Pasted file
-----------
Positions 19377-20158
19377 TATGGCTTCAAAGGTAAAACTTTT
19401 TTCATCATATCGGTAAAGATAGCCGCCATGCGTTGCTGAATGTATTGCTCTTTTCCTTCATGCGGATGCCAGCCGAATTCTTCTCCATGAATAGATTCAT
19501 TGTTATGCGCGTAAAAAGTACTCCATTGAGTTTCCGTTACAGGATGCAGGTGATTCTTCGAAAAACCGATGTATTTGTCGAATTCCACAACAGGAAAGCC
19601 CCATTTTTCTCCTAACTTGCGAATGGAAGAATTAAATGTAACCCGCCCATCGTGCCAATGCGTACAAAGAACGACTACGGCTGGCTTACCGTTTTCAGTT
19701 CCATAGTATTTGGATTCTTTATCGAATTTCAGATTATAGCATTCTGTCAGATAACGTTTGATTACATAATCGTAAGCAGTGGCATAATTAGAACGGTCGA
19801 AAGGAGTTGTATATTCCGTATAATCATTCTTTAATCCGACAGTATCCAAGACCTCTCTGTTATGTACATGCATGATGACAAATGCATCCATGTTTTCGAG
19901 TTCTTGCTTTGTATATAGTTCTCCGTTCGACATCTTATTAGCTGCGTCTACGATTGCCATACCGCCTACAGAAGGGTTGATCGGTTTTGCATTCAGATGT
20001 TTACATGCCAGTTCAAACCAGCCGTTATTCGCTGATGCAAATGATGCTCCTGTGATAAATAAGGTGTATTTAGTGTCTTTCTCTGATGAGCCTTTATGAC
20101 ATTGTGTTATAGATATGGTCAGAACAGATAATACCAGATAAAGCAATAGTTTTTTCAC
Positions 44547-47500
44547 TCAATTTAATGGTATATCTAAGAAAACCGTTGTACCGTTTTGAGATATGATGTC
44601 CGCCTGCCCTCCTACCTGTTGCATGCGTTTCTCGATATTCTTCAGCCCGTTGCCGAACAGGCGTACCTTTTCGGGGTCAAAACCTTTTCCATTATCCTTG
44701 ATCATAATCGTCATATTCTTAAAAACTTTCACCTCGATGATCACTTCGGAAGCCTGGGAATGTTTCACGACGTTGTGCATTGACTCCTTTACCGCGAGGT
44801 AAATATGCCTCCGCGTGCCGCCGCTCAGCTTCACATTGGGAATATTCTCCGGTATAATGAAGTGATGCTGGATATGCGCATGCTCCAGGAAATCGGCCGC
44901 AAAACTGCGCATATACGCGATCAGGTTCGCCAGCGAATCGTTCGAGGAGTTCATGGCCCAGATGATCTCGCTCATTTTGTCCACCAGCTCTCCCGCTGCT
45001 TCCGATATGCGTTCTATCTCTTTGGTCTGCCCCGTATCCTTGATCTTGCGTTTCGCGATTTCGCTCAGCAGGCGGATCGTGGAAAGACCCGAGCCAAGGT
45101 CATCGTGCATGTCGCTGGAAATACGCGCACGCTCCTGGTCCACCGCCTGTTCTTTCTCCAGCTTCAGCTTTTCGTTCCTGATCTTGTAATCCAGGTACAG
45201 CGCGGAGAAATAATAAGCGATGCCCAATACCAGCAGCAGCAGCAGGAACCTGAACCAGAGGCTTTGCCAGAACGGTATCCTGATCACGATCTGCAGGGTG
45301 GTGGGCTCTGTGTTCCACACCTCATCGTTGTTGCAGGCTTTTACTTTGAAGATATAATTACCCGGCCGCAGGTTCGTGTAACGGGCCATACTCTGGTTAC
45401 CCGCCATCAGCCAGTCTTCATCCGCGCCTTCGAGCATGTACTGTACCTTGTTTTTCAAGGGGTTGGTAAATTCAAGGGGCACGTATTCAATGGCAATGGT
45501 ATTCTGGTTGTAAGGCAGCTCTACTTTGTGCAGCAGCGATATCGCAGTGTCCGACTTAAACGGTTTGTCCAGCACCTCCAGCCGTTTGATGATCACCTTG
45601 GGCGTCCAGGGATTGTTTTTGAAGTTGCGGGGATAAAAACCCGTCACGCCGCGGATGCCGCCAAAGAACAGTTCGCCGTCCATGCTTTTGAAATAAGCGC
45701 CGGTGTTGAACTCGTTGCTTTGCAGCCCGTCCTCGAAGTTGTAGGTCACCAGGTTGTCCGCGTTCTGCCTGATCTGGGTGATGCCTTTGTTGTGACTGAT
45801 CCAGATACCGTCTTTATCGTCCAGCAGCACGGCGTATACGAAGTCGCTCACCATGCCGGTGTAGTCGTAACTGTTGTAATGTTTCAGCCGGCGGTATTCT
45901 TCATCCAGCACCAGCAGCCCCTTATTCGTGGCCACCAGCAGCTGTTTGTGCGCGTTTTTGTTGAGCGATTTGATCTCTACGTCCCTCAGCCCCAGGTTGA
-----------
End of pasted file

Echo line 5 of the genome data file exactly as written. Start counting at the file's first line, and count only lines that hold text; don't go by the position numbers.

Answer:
19601 CCATTTTTCTCCTAACTTGCGAATGGAAGAATTAAATGTAACCCGCCCATCGTGCCAATGCGTACAAAGAACGACTACGGCTGGCTTACCGTTTTCAGTT